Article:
Quest for meaning

The search for meaning amid the changes brought about by emigration is a common theme. 

Parents often take comfort in the belief that their children’s emigration has resulted in positive outcomes, such as providing a safer environment for raising children. This belief helps to alleviate the pain of their absence, as parents express that their child(ren) are better off in their new country, thus softening the impact of their departure.

An emigrant parent voiced a sentiment shared by many other parents: 

“I still have much to learn. Life is perpetually evolving, and I strive to embrace its changes. I know they are better off, and yet, what I wouldn’t give for a few precious days with both of my boys and their families together again.” 

Despite dealing with a sense of longing for the familial roles they had envisioned, such as being present grandparents, parents prioritise their children’s happiness above all else. Emigration, they acknowledge, provides opportunities for growth and prosperity that may not have been available in their home country.       

As human beings, we are naturally inclined to interpret events through our own unique perspectives, seeking to make sense of the world around us. 

Constructing meaning facilitates a sense of resolution, leading to reduced rumination and gradually allowing the pain of separation to subside from conscious thought.  

This process involves reconstructing a new “normal”, providing the parent left behind with reassurance in the belief that their children are thriving after emigration. It provides a sense of purpose and meaning amid the complexities of separation and longing, offering a source of comfort amid the challenges of distance.

Scaling any distance

When considering the implications of distance, it becomes clear that it neither diminishes the significance of relationships nor renders them insurmountable. Instead of adopting broad generalisations, it is valuable to recognise the uniqueness inherent in each parent-child relationship, shaped by multiple factors that influence intimacy and closeness.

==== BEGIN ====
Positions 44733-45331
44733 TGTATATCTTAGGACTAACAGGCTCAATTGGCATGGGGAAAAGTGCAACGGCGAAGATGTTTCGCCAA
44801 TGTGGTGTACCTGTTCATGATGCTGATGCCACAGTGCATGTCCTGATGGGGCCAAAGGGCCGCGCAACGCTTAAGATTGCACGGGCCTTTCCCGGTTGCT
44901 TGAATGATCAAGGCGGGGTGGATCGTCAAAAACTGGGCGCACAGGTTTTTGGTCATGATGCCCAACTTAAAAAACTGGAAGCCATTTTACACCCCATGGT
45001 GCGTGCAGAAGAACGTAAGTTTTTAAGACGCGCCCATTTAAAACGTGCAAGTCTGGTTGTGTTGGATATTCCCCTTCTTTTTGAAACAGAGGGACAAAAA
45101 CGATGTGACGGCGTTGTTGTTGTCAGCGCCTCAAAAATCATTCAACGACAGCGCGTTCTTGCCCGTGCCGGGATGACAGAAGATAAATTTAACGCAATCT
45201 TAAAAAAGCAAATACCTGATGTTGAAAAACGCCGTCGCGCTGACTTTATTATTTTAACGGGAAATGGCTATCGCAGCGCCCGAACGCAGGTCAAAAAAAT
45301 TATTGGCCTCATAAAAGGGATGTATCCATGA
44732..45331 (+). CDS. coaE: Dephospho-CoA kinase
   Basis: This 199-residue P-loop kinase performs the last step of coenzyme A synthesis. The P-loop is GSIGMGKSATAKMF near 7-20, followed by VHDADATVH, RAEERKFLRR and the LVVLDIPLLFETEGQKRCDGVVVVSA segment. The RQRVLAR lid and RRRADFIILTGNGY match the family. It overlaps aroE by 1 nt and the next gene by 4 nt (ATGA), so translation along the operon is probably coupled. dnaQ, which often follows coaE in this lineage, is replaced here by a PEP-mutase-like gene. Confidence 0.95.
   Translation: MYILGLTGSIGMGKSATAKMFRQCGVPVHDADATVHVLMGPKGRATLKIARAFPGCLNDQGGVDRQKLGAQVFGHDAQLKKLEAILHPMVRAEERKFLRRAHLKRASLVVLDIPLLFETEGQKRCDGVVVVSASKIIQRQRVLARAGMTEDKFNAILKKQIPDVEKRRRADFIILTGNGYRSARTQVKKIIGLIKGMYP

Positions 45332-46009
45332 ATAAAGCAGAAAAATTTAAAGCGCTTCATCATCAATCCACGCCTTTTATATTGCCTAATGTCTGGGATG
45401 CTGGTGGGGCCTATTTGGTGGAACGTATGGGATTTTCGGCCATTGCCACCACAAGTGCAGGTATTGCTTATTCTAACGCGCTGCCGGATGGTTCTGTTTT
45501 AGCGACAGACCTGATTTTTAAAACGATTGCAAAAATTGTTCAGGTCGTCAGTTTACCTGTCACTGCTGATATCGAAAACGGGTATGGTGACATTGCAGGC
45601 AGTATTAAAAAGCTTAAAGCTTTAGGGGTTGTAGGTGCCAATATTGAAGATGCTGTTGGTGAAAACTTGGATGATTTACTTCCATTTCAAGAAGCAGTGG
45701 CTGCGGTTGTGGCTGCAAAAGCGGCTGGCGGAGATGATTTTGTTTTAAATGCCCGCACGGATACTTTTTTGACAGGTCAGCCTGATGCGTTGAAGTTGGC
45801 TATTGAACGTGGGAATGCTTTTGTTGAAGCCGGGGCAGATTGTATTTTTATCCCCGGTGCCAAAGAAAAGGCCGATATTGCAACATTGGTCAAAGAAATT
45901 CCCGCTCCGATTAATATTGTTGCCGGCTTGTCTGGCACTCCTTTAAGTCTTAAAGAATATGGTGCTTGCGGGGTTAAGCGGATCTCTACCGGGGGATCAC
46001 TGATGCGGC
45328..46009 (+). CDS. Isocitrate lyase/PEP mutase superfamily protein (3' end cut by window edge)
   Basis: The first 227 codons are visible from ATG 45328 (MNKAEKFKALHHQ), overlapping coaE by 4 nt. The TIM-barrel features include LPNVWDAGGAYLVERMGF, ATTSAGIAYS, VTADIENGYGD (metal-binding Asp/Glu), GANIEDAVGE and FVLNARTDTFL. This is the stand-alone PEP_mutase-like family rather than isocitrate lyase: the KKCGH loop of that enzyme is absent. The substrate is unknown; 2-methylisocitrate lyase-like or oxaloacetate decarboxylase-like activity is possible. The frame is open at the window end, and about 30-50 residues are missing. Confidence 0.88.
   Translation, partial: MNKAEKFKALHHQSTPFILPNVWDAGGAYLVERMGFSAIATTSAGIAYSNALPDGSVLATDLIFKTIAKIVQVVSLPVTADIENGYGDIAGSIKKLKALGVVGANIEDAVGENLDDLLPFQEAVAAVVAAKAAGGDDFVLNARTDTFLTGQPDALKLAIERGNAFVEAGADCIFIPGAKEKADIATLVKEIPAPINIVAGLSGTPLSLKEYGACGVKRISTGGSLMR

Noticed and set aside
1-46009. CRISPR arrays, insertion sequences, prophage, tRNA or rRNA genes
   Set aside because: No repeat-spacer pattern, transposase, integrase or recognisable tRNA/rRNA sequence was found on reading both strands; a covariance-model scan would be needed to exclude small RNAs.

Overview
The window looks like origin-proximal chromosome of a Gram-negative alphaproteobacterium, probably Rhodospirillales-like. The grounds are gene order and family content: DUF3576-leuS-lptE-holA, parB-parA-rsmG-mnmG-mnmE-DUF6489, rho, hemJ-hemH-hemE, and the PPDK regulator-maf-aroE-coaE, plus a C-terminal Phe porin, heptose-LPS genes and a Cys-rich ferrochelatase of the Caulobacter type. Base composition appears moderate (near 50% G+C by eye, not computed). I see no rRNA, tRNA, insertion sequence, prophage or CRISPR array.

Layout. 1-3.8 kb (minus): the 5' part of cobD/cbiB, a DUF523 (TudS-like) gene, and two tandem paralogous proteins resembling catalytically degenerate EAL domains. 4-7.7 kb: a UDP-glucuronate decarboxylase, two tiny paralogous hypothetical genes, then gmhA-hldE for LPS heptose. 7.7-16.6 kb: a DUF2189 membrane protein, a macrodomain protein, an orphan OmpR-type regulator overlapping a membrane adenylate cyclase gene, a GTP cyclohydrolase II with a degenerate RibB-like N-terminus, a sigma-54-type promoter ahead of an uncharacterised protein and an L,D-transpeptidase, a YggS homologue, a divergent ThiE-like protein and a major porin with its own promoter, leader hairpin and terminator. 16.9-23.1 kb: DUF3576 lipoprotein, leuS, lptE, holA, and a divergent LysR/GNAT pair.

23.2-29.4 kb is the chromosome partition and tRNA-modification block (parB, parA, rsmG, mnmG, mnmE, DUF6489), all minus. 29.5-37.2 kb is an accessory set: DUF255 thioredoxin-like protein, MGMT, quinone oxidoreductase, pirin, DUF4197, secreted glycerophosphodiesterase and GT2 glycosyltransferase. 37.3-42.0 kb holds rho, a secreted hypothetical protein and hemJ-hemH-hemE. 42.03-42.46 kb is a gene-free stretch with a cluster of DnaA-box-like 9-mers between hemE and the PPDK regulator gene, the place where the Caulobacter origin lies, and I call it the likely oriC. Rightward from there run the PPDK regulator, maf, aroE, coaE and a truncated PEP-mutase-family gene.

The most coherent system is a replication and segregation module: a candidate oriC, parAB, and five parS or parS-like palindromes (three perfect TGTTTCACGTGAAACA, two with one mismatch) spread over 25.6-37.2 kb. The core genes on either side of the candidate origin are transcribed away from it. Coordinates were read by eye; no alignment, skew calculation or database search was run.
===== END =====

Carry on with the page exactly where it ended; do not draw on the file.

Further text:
One participant compared the emigration of an adult child to the changing nature of an amoeba – a dynamic, ever-changing entity that undergoes constant adjustments in size and shape. 

This metaphor vividly captures the essence of emigration as a fluid process, where each departure and return reshape familial connections, prompting continuous adjustments for all involved.

The adaptability and resilience of family members, particularly parents, to these inevitable changes emerge as key determinants of the quality of family relationships. 

Despite the geographical distance, the parent-child bond remains steadfast across oceans, time zones, languages and cultures. The love and kinship between parents and their offspring remain constant, and these resilient and enduring bonds will thrive, regardless of geographical distance. DM

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Comments - Please in order to comment.

  • Michael Coleman says:

    The maintenance of existing parent / children relationships is relatively straightforward with modern media ; but the loss of opportunity to build grandchildren relatonships is devastating. “Say hello to Grandad” just doesn’t cut it.

    • jason du toit says:

      not to mention the isolation experienced by the adult children in a new country. no family. no strong time-proven relationships, a cultural disconnect. being a foreigner isn’t easy.

    • Garth Kruger says:

      I could not agree more, Michael. It’s devasating for everyone who cherishes family bonds.

  • Craig Wapnick says:

    My family and I moved to the UK in 2021 because had a choice to do so. It is a pity so much emphasis is put on emigration versus seeking adventure in other parts of the world. The saying is not South Africa is your oyster but rather the world is your oyster. Sadly most South Africans are not able to move freely around the world due to financial and passport restrictions..However if you can you should. Travel is the best way to get perspective on life in South Africa. We are still actively involved in South Africa but living in a place where we feel there is more opportunity for our kids. Our feeling is stay positive or go positive if you have a choice. Life is short. Be a champion of the world not just national champion.